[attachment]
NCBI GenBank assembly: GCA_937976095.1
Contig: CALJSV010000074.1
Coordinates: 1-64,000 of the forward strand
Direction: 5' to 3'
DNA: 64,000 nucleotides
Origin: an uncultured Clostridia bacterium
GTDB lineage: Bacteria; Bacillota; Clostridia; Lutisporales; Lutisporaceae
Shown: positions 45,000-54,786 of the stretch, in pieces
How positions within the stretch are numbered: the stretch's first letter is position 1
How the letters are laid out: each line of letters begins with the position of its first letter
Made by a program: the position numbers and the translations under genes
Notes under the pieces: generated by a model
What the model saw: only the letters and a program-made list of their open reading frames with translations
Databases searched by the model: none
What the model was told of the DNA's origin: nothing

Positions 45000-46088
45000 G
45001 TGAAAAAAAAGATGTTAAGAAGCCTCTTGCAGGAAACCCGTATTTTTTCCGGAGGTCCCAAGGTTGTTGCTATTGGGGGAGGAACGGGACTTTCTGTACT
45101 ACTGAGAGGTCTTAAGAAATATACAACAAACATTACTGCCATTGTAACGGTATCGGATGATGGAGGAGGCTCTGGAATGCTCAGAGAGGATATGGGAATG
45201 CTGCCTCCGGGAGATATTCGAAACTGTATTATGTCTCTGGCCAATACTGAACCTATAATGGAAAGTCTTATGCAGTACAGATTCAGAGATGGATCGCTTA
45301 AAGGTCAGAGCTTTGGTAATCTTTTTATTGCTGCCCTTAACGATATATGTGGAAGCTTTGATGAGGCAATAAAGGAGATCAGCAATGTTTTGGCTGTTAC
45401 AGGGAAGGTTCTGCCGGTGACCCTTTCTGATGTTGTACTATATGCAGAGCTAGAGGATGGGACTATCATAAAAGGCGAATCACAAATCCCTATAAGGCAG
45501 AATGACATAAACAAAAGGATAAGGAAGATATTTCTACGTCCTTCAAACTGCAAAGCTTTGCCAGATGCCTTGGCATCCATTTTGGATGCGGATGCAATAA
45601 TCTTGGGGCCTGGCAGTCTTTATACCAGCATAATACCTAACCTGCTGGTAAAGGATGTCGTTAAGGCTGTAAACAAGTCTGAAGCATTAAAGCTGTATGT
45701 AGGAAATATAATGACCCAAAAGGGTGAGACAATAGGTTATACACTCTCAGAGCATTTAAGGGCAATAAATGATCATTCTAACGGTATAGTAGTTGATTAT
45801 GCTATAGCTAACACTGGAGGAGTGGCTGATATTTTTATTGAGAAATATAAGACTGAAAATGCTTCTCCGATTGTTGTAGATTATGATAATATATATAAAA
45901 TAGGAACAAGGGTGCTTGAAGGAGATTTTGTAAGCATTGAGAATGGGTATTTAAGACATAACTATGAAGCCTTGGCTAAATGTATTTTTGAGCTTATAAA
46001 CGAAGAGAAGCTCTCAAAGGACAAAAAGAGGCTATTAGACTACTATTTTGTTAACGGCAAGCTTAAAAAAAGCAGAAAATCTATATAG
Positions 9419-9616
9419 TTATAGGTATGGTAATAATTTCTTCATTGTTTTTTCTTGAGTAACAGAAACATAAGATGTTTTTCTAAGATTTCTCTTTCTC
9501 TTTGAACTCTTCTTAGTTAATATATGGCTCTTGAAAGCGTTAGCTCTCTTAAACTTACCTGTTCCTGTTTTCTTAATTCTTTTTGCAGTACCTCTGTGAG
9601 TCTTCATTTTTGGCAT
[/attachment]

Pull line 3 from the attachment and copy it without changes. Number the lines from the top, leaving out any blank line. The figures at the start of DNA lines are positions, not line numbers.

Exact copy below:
Coordinates: 1-64,000 of the forward strand